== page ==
New lab tests

We need a scientific government for a scientific age.

Over-achiever of the year so far is surely the US energy secretary, Steven Chu. Not content with working 80-hour weeks in government, he has squeezed some scientific research into his schedule. His latest discovery, the result of a collaboration with two other physicists, has just been published in the prestigious journal Nature.

The research is the most accurate test yet of Einstein's general theory of relativity. It's not going to win Chu a Nobel Prize - he's already got one anyway - but it is an impressive piece of work. Relativity says that time slows down when gravity is strong. A clock placed in the lobby of a skyscraper, for example, will gradually slow compared with a clock on the top floor, where earth's gravitational pull is very slightly weaker. Chu and his colleagues have tested this to show that Einstein's prediction is accurate to seven parts per billion.

Chu's achievement is a warning against those who think impressive science is the preserve of expensive projects. There were no trips into space for Chu's experiment: it was all done in a standard physics laboratory. In the age of the Large Hadron Collider, the Human Genome Project and the orbiting white elephant known as the International Space Station, there's still a lot you can do with a prepared mind and a well-equipped university laboratory.

Not that science doesn't need grand projects. Chu would be the first to argue that we need big science as well as small. And he gets to make that argument where it matters: at the heart of government. With Chu's appointment, Obama made it clear that science is not a peripheral issue, but a major player in addressing the issues that politicians face today.

Chu's UK counterpart, Ed Miliband, read philosophy politics and economics. Miliband's shadow, Greg Clark, is also an economist. It's true that the science minister, Paul Drayson, has research experience - a PhD in robotics and years spent in industry - but, well, he's the science minister. In this day and age, experienced scientists should be working in roles where their political clout goes beyond divvying up the research budget. Here's an idea. Scientists repeatedly score significantly higher than politicians in surveys of public trust. I'd like to take this opportunity to tempt a few of our most eminent minds out of the lab for a spell. If a Nobel laureate can work at the heart of US government and still participate in the odd scientific breakthrough, the same could happen here. We could have a scientific government for a scientific age. The campaign slogan practically writes itself.

Michael Brooks is a consultant to the New Scientist

Follow the New Statesman team on Twitter.

Michael Brooks holds a PhD in quantum physics. He writes a weekly science column for the New Statesman, and his most recent book is At the Edge of Uncertainty: 11 Discoveries Taking Science by Surprise.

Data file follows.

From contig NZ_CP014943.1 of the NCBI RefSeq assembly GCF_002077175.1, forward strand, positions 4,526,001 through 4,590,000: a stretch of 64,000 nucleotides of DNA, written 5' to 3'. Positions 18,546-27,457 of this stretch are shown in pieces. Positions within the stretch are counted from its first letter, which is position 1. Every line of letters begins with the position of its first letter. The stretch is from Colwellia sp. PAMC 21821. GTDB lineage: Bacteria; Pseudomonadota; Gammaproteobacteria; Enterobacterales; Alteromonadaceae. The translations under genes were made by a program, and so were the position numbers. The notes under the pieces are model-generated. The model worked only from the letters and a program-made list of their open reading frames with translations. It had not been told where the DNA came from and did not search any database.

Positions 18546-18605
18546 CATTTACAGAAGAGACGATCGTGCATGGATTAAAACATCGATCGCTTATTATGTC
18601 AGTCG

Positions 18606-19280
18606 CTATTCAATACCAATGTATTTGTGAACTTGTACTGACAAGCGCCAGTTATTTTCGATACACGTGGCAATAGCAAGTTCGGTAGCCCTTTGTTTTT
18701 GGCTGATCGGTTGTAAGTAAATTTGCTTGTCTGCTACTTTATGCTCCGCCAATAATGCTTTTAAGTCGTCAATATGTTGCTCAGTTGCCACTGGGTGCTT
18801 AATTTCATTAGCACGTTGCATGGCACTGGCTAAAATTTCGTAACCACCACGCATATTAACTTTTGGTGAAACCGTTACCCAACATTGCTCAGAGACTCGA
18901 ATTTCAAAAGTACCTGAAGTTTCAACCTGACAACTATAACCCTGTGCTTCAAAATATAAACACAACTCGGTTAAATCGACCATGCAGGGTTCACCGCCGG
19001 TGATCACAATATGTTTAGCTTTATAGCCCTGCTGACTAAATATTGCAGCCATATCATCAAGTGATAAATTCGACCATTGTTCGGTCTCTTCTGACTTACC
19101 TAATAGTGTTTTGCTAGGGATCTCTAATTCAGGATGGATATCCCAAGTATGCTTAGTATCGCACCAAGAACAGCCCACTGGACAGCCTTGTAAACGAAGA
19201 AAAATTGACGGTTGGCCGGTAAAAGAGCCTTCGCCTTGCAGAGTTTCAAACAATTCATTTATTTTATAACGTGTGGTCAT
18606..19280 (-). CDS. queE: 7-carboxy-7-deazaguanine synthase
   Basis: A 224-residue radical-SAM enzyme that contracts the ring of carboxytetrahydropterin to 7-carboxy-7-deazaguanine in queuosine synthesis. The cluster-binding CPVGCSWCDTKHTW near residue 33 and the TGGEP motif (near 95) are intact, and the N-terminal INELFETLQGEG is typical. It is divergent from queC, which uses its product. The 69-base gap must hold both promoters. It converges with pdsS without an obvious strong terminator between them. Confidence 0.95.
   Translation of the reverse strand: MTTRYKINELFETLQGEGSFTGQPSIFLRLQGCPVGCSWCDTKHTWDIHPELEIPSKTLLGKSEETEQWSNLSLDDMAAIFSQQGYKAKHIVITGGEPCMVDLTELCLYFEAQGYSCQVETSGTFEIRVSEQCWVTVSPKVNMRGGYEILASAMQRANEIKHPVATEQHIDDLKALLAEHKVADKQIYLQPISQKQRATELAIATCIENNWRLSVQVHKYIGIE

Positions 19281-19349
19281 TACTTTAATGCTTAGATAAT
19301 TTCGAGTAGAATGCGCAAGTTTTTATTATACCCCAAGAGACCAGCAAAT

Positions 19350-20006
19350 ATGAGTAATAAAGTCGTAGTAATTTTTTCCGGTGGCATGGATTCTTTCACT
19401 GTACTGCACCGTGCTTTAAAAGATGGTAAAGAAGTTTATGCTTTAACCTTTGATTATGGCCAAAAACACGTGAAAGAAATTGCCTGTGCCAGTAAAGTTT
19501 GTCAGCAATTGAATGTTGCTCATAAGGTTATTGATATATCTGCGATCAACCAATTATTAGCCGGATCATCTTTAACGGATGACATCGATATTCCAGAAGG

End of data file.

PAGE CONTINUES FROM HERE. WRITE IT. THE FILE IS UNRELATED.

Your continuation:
This article first appeared in the 15 March 2010 issue of the New Statesman, Falklands II

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Will Jeremy Corbyn stand down if Labour loses the general election?

Defeat at the polls might not be the end of Corbyn’s leadership.

The latest polls suggest that Labour is headed for heavy defeat in the June general election. Usually a general election loss would be the trigger for a leader to quit: Michael Foot, Gordon Brown and Ed Miliband all stood down after their first defeat, although Neil Kinnock saw out two losses before resigning in 1992.

It’s possible, if unlikely, that Corbyn could become prime minister. If that prospect doesn’t materialise, however, the question is: will Corbyn follow the majority of his predecessors and resign, or will he hang on in office?

Will Corbyn stand down? The rules

There is no formal process for the parliamentary Labour party to oust its leader, as it discovered in the 2016 leadership challenge. Even after a majority of his MPs had voted no confidence in him, Corbyn stayed on, ultimately winning his second leadership contest after it was decided that the current leader should be automatically included on the ballot.

This year’s conference will vote on to reform the leadership selection process that would make it easier for a left-wing candidate to get on the ballot (nicknamed the “McDonnell amendment” by centrists): Corbyn could be waiting for this motion to pass before he resigns.

Will Corbyn stand down? The membership

Corbyn’s support in the membership is still strong. Without an equally compelling candidate to put before the party, Corbyn’s opponents in the PLP are unlikely to initiate another leadership battle they’re likely to lose.

That said, a general election loss could change that. Polling from March suggests that half of Labour members wanted Corbyn to stand down either immediately or before the general election.

Will Corbyn stand down? The rumours

Sources close to Corbyn have said that he might not stand down, even if he leads Labour to a crushing defeat this June. They mention Kinnock’s survival after the 1987 general election as a precedent (although at the 1987 election, Labour did gain seats).

Will Corbyn stand down? The verdict

Given his struggles to manage his own MPs and the example of other leaders, it would be remarkable if Corbyn did not stand down should Labour lose the general election. However, staying on after a vote of no-confidence in 2016 was also remarkable, and the mooted changes to the leadership election process give him a reason to hold on until September in order to secure a left-wing succession.

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